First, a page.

SK Telecom to Create Retail Centers for Pokémon Gamers

SK Telecom to Create Retail Centers for Pokémon Gamers

South Korean mobile operator SK Telecom has signed a partnership agreement with Japan-based The Pokémon Company to roll out joint marketing initiatives. Together, SK Telecom and The Pokémon Company will promote the AR (augmented reality) technology-based mobile game, according to a news report. SK Telecom said its 4,000 official retail stores throughout South Korea will serve as “PokéStops” where users can obtain virtual items and “Gyms” where they can engage in gaming battles using the Pokémon characters.

In cooperation with the U.S.-based AR software company Niantic, developer of the Pokémon mobile game, SK Telecom will enable its customers to play Pokémon Go without using their monthly data through the end of June. The company said the decision was made because younger game players are usually subscribers to cheaper data plans.

Tarifica’s Take

We have written frequently about mobile operators partnering with entertainment content providers in order to strengthen their brands, increase retention, or even directly drive revenue. This three-way partnership between an operator, SK Telecom, and both a content provider and a software developer, while it does not provide exclusive access to premium content, is nonetheless a creative plan that is likely to deliver benefits to all parties.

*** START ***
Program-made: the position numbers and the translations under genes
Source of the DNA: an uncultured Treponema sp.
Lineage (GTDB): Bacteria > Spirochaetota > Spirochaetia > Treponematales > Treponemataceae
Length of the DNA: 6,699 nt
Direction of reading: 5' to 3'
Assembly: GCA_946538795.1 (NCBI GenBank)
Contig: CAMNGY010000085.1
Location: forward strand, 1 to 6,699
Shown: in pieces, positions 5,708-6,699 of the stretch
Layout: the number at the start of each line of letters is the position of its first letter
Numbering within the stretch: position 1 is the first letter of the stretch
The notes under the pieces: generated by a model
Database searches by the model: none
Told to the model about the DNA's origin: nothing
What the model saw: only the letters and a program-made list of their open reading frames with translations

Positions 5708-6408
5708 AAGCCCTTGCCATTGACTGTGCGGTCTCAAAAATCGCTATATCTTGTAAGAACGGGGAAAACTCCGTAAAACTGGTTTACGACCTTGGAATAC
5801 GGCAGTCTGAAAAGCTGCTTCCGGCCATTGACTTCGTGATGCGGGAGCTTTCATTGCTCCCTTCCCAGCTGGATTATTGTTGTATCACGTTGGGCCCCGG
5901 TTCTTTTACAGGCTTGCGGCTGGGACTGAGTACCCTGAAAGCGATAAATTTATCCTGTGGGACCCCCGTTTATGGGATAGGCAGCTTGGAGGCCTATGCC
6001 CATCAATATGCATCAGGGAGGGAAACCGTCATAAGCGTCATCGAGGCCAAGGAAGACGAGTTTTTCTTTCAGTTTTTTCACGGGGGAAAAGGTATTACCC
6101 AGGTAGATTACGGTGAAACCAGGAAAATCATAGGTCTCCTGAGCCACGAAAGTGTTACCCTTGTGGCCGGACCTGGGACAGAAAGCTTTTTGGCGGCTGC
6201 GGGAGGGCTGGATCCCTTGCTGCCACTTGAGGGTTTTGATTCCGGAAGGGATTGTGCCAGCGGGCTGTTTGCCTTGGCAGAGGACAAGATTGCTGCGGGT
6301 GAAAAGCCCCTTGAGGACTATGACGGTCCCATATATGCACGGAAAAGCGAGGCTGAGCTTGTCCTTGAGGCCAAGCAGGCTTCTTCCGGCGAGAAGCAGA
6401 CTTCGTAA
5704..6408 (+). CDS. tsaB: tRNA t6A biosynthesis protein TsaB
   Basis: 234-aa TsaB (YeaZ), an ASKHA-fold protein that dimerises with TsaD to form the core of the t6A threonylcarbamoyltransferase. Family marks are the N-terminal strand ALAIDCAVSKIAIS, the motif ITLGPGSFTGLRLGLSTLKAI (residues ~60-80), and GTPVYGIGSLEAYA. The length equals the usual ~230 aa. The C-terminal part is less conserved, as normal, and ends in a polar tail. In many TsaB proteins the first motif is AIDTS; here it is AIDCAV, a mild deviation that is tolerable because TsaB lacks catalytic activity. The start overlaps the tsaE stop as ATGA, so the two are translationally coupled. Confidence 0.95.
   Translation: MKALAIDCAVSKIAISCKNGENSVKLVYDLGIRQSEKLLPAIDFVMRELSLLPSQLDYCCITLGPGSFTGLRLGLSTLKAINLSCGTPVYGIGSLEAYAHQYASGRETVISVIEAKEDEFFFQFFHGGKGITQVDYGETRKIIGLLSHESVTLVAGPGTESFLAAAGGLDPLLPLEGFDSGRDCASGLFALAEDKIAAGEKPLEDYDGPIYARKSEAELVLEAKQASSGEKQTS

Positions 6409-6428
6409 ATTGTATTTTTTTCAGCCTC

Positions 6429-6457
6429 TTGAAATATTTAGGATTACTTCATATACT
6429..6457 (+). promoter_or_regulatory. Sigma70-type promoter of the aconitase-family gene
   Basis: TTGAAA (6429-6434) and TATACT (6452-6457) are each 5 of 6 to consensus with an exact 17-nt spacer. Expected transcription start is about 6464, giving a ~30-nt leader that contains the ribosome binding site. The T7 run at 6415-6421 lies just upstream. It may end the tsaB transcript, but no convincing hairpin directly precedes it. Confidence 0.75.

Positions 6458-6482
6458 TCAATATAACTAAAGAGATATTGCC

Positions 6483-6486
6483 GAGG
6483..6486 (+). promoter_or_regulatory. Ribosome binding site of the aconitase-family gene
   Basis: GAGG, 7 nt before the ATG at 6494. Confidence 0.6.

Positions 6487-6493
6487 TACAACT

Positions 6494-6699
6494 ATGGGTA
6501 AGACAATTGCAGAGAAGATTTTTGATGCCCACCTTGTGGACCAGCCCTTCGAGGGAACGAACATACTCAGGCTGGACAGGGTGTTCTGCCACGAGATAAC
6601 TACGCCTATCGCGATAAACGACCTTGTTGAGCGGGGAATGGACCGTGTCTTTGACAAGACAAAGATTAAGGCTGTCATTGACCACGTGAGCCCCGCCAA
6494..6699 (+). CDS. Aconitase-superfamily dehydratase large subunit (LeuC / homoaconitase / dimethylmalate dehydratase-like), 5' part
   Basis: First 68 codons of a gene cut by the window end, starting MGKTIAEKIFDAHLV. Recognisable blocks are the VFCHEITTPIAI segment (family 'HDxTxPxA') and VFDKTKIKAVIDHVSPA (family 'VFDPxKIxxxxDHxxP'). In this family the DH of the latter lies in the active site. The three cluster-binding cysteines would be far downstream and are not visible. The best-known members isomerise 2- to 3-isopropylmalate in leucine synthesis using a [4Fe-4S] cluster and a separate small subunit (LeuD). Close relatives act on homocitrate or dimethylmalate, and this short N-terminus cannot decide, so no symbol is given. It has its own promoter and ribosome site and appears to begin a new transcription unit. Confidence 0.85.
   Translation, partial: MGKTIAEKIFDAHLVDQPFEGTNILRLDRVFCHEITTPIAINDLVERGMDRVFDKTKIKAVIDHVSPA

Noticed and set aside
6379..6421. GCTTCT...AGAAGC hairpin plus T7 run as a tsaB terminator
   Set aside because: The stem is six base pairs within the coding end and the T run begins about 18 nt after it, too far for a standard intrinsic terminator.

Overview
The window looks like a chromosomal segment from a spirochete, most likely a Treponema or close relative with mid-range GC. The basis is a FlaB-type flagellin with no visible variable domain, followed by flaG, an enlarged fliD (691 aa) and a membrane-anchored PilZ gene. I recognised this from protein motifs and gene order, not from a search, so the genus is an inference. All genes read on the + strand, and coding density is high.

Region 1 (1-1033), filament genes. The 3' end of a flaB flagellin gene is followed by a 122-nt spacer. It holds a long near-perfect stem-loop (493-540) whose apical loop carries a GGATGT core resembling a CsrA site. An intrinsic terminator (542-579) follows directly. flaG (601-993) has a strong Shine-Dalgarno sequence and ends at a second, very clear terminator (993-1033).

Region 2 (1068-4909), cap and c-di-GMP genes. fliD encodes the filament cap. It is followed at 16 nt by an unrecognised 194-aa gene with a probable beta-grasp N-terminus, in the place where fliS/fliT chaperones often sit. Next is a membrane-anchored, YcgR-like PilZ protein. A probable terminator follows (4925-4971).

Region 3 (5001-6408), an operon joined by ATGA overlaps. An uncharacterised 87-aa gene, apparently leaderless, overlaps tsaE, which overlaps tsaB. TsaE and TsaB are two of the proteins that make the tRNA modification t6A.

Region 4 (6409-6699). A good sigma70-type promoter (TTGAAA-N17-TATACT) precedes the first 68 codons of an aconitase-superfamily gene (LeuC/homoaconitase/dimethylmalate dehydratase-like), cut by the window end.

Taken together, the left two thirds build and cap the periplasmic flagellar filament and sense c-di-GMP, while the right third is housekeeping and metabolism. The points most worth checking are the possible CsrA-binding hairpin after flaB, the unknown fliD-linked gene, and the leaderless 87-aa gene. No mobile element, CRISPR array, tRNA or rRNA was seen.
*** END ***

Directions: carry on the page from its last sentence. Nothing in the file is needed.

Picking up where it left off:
For the operator, the Pokémon agreement would achieve the following: First, it would associate SKT’s brand with that of a hugely popular, multi-platform pop-culture phenomenon. While most mobile co-branding takes place only through mobile devices, this plan to create play centers within SKT’s 4,000 physical stores adds another dimension to the cross-promotion and increases visibility. Because this visibility is at street level, it would also have the ability to attract a large number of potential customers who are not yet SK Telecom subscribers and thus could aid with acquisition as well as retention.

Second, by zero-rating Pokémon game-play data, the operator will be encouraging rapid uptake of the service. Since this is a relatively short-term data promotion, it is to be expected that after it ends, the operator will be able to convert a fairly large percentage of the trial users to long-term ones who will pay for the data needed to play the games. And since AR requires a large amount of data, this could prove particularly profitable. Given the addictive nature of mobile gaming, its power to upsell users will likely be strong. SKT is also smart to target the youth market with this offering, given the over all importance of early cultivation of this rapidly growing and data-hungry—though temporarily budget-minded—demographic.

Third, associating itself with cutting-edge technology such as AR is yet another good way for SK Telecom to burnish its brand and stay up to date.